Thirdly, biblical precepts and patterns should control the big picture. We want to keep the Bible’s principles and practices as our overarching control. As our umbrella. We fill in the details, perhaps at times, with some of the details from non-biblical sources. Here are some examples of what I mean by this. The Bible gives us the general principle of time management—Ephesians 5:16: “Redeeming the time, because the days are evil.” That’s a general principle—but it doesn’t give us any detail about how to do this. So how do we fill out the details? Well, we can try and figure it out ourselves, or we can look at methods that non-Christians use to manage their time effectively and use time efficiently. We fill in the details of the general biblical principle. The Bible tells us to be careful listeners: “Be swift to hear.” Again, it doesn’t give us really too many details of how to get that skill, how to build it, how to grow it, how to strengthen it. We learn the “how to” from those who have studied how to be a skillful and wise listener. The Bible tells us we are to be shepherds, and it does give us some details, but not all the details. We fill out the detail (as almost every commentary and sermon on shepherding does) by studying shepherding in the world. The Bible tells us we have to teach God’s word, but it doesn’t really tells us how we are to do homiletics, does it? Where do you get in the Bible that three points in a sermon is good way to teach? You don’t find that, do you? Intro, outro, vary your voice, vary your pace—you don’t get that, do you? But that’s been found in human experience to be the best ways of communicating. So we have the big picture from the Bible; the details we fill in from outside, at times. So with these safeguards in place, I think we can prayerfully plunder the Egyptians for the good of Israel!

The Secret of Christian Leadership🔗

Well, the Christian leader is going to juggle innumerable balls while innumerable forces try to pull us in innumerable directions. The Bible itself presents twenty models of leadership. Twenty! You mean I have to be twenty things at one time? Well, no, not exactly. Sometimes the situation will call for a single model of leadership. Or commonly, depending on the situation, the Christian leader has to combine two, or three, or four, or ten models in one given situation. And the great secret of Christian leadership is learning to know which models for which situations in which proportions—and that’s where we so often go wrong! We tend to become imbalanced. When somebody should be a patient shepherd, he’s the courageous captain. When somebody should be the firm father, he’s the gentle mother. They are biblical models, but they’re not the biblical model for that situation. What imbalances us? Well, three things:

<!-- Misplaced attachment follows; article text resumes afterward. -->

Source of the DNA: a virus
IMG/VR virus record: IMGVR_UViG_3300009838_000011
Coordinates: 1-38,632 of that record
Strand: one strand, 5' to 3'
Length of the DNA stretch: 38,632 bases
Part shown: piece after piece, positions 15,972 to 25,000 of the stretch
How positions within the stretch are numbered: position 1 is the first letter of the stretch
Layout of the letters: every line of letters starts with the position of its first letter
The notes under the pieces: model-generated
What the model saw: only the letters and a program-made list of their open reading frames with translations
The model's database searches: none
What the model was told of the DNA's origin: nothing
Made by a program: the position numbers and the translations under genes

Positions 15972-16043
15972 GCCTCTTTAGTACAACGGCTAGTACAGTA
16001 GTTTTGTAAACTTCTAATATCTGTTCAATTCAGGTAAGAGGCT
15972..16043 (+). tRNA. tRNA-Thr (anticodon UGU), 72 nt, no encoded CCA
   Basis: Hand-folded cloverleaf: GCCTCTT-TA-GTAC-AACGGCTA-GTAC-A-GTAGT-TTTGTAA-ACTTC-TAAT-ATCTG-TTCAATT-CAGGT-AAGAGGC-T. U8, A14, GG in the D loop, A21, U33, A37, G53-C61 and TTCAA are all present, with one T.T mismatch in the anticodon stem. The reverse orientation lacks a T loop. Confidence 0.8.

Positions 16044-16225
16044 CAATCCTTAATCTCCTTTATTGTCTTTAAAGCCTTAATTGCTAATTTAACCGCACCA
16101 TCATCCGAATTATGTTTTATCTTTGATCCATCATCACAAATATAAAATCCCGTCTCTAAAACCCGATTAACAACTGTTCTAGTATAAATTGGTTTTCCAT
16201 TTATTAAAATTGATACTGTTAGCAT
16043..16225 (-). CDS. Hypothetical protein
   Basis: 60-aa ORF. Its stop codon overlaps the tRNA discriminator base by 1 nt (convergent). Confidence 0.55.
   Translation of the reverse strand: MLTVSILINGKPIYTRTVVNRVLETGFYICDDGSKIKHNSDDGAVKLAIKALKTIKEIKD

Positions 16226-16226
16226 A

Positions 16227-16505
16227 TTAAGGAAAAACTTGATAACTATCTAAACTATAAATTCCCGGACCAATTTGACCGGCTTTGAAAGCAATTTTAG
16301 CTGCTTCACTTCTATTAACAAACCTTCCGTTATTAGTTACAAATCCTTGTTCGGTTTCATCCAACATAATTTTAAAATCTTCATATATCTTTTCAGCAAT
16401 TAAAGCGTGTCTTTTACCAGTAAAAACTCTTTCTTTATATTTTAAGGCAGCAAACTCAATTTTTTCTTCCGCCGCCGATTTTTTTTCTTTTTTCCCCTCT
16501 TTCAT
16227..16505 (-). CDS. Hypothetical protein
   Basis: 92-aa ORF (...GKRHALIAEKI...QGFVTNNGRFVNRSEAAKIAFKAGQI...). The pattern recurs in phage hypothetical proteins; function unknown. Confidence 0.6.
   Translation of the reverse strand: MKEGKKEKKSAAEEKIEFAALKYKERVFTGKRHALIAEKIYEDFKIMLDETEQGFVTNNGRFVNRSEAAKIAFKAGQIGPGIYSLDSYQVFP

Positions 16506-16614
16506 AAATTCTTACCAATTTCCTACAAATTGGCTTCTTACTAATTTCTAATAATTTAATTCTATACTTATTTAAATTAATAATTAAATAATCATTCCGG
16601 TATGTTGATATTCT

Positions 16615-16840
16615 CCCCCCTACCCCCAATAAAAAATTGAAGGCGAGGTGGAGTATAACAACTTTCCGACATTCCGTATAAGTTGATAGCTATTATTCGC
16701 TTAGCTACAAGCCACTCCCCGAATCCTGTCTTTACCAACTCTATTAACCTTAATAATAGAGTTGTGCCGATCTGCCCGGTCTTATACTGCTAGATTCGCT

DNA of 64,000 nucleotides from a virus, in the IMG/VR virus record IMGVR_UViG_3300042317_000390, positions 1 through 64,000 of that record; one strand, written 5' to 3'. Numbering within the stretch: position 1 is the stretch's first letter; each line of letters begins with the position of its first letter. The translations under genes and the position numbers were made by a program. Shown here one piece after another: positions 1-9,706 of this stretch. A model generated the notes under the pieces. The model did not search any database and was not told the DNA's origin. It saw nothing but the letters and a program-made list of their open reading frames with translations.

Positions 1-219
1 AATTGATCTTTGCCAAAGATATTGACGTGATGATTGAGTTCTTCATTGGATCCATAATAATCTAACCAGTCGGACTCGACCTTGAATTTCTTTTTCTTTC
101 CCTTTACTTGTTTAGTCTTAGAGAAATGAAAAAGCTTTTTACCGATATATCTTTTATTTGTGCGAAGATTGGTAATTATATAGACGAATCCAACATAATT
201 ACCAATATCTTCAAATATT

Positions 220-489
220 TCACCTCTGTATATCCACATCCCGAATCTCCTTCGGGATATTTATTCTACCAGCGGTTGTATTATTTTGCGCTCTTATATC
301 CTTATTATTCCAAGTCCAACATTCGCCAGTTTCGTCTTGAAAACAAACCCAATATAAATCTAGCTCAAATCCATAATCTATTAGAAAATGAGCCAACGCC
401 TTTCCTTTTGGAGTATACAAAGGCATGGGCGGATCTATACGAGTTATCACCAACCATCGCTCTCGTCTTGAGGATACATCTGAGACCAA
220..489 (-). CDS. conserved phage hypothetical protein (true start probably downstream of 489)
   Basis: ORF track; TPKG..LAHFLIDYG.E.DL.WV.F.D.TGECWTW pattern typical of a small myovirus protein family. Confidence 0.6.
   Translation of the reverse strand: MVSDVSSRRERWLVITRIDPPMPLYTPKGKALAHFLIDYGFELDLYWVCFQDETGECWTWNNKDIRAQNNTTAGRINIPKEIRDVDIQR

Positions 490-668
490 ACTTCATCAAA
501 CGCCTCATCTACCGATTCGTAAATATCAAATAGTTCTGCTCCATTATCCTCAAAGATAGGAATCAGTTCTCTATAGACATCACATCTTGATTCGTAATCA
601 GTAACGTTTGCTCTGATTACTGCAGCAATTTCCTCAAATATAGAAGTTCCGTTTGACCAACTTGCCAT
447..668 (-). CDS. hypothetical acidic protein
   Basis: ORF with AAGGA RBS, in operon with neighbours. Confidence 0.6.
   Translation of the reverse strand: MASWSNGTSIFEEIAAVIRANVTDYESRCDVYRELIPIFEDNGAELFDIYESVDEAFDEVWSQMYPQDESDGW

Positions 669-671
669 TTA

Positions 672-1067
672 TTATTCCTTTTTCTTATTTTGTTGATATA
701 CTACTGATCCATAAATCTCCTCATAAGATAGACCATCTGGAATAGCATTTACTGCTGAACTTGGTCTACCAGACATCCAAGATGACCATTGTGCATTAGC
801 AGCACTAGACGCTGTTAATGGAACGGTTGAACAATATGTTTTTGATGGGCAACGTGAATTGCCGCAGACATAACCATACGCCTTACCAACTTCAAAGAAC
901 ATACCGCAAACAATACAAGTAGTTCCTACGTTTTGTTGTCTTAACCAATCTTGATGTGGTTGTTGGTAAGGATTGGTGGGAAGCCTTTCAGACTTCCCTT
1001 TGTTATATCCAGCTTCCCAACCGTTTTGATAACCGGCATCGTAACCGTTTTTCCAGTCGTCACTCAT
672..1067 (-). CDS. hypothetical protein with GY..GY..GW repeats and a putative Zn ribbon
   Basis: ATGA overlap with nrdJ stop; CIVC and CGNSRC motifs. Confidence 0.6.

First of all, temperament imbalances us. We all have temperaments. We all have different characters. And they’re not sinful per se. Just because somebody is more active, energetic, aggressive, more forceful in their leadership does not make him more sinful than the more patient, gentle, meek, quiet, listening type. God has given different leaders, different characters for different times and different places and different purposes. But our temperaments, our personalities, do tend to imbalance us. So if there are people here who are confident, forceful, they are going to love the authoritative captain model. Men with gentler and more compassionate natures are going to default to the caring, nursing mother. Many enjoy debates—they’re going to be the reformer model. Men who hate controversy will be much more the peacemaker. Men who have speaking skills are going to be great speakers. Men with listening skills can be great counselors, listening. So we all have that tendency to default, to bias, to our own temperament. We need to get to know who we are, what we are, where we’re likely to bias to, default to, and try to take corrective measures. We have to work on our weaknesses, in other words, as well as beware of our strengths, because they can so often become our weaknesses. So temperament imbalances us.